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Actew advise on watering – Give tips on cyclic watering

By johnboy - 31 January 2011 6

Water use is shooting up as fast as temperatures and the promised late January deluge has failed to arrive.

Fortunately Actew is reminding us all how and when we can water under the “permanent water conservation measures”.

They’re also recommending “cyclic watering” which goes like this:

    1. Water a designated area until pooling and runoff begins, then turn the water off.

    2. Leave the area for half an hour to an hour to allow the water to soak into the soil.

    3. Water the area again until pooling and runoff begins, then turn the water off.

    4. Again, leave the area for half an hour to an hour to allow the water to soak into the soil.

    5. In between watering cycles, dig around to see if the water is reaching the root zones. Then you will know how many times you have to repeat the cyclic watering process to let the water reach areas where it is really needed. You can then program your drip irrigation system accordingly.

    6. Continue steps 1-5 throughout the watering time permitted by the relevant restriction stage to maximise the benefit of watering while minimising water usage. You should only need to water each area once or twice a week, depending on the weather.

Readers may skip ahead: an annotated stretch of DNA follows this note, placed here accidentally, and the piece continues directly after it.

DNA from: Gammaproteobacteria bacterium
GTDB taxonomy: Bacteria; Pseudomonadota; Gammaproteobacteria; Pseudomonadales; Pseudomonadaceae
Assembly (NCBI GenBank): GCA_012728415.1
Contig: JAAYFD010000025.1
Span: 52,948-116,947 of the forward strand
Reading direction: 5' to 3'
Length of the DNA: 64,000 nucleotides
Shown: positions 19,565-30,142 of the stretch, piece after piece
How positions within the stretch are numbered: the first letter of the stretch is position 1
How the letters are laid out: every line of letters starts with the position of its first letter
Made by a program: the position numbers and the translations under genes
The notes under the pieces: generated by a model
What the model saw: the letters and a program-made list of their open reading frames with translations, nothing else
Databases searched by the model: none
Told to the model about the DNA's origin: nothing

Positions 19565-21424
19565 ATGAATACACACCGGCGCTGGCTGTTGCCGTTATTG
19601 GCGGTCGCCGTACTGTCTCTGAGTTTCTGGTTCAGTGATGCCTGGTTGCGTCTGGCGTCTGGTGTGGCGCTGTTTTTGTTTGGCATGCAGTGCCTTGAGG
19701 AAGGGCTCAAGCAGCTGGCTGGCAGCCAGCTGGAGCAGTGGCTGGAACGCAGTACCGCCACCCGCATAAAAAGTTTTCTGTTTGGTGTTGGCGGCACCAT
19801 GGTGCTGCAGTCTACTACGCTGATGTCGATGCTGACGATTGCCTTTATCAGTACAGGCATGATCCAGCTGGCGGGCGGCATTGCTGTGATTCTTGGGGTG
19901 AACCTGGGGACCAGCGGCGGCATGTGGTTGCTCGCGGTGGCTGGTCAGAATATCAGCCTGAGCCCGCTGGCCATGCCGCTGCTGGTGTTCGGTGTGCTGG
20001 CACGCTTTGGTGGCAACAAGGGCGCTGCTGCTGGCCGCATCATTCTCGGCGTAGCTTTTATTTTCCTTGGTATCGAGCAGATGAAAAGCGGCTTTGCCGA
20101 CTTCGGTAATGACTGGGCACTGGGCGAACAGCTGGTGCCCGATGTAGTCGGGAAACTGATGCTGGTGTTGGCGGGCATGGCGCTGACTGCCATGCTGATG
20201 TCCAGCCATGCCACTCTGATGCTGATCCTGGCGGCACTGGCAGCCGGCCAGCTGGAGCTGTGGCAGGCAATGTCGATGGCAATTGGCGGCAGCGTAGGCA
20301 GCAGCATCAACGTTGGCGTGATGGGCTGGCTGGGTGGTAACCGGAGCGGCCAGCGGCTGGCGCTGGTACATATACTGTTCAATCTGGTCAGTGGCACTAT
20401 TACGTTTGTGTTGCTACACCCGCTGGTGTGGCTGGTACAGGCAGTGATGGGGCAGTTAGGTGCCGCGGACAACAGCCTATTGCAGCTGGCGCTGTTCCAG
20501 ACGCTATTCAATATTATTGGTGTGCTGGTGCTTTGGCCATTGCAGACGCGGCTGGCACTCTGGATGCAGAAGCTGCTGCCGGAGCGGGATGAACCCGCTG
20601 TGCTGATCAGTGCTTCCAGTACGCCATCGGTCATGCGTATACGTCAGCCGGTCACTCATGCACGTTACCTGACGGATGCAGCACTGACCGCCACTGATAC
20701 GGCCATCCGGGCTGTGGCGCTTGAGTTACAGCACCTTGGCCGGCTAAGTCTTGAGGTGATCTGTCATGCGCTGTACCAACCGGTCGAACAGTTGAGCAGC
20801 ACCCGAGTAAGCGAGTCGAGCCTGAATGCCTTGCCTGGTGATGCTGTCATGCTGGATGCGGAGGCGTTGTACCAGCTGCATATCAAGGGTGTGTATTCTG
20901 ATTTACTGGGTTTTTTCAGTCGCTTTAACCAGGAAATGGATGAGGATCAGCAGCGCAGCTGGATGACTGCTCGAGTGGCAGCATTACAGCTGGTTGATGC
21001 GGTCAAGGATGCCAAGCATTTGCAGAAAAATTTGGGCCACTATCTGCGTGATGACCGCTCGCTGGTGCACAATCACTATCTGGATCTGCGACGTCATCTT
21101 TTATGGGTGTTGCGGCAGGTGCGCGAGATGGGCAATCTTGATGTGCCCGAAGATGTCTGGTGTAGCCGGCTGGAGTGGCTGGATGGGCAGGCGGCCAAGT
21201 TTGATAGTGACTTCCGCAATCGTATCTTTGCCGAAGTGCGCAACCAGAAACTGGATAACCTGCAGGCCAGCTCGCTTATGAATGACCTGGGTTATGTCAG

So now you know.

What’s Your opinion?


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6 Responses to
Actew advise on watering – Give tips on cyclic watering
Dante 12:05 pm 01 Feb 11

Let’s also remember that the main users of stored water are not home consumers but industry. I’ve always found it hilarious that there’s such a push on the home user to reduce their water usage, but there seems to be very little pressure on business.

Here’s something I’ve never understood about the water usage targets. If the general public cut down on their home water usage, then it gives industry a free run to use extra water up to that target.

Unfortunately this applies to any sort of environment limits… including carbon limits. They’re an upper limit, and so there will be use up to that limit every time.